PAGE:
Given the possible neuroinvasive potential of COVID-19, there is a need to consider both the short and long-term implications of COVID-19, and implement systems-level methods of assessing, addressing, and longer-term monitoring (Figure 1). We expect that there is a significant amount of variability based on institution and country with respect to COVID-19 testing. For example, the earliest possible result time for COVID testing at one of our hospitals is 7 h but the serology test that would take minutes to give a result was just Food and Drug Administration (FDA) approved and hopefully will be introduced soon but until this is available widely it will be practically difficult to rule out COVID-19 during code stroke (at least at many hospitals in the US and elsewhere), and as such, we propose that all patients undergoing code stroke be presumed COVID-19 positive. This is concurrent with the American Heart Association (AHA) emergency guidelines for stroke centers in the context of COVID-19 (14). All COVID-19 positive patients should be triaged into COVID-19 neuro or COVID-19 non-neuro wards depending upon the presence of neurological symptoms (6). Common neurological complaints include dizziness, headache, anosmia, and dysgeusia (14).

FIGURE 1
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Figure 1. Proposed acute stroke pathway in the setting of the coronavirus 2019 (COVID-19) pandemic. Notably, there are 3 different suite options recommended: Non-COVID, Suspected COVID and Confirmed COVID. EMS, Emergency Medical Services; NPA, Nasopharyngeal Aspirate; PPE, Personal Protective Equipment; IVT, Intravenous Thrombolysis; EVT, Endovascular Therapy; ICU, Intensive Care Unit; CT, Computed Tomography.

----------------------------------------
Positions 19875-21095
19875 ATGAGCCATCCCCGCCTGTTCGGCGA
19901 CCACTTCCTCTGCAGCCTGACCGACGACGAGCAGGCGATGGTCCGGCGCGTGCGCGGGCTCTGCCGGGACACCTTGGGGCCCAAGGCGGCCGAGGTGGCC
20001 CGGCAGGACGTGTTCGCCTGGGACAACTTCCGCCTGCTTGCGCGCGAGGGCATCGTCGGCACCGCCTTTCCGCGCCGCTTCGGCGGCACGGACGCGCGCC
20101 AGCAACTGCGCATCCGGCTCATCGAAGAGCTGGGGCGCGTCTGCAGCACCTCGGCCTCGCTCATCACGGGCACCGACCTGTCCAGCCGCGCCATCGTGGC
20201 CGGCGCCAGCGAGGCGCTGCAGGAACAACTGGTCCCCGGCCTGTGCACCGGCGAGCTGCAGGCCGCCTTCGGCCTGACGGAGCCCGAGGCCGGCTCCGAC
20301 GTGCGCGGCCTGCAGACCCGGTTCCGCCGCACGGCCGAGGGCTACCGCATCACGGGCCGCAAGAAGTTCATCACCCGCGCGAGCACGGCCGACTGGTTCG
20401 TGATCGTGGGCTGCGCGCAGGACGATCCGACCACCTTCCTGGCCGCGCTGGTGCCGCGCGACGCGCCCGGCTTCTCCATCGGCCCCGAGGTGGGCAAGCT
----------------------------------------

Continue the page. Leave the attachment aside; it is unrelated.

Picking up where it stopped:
In patients with a suspected acute stroke:

• All acute stroke patients should be treated as COVID positive until proven otherwise, and full Personal Protective Equipment (PPE) should be used when responding to a code stroke (10, 13).

• Telemedicine should be used to determine eligibility and perform intravenous thrombolysis [trans plasminogen activator (tPA)] to minimize potential exposure to infectious patients (14, 15). Patients who receive tPA do not need to be admitted to the ICU, if stable. Prior to the pandemic, it was standard practice in the US to admit all post-tPA patients to the ICU for 24 h. However, the AHA recommends that there is little evidence to support post-tPA ICU stay (14).

• Separate scanning equipment and radiology suites for negative, suspected, and confirmed COVID-19 patients, with clear decontamination protocols after each patient (16).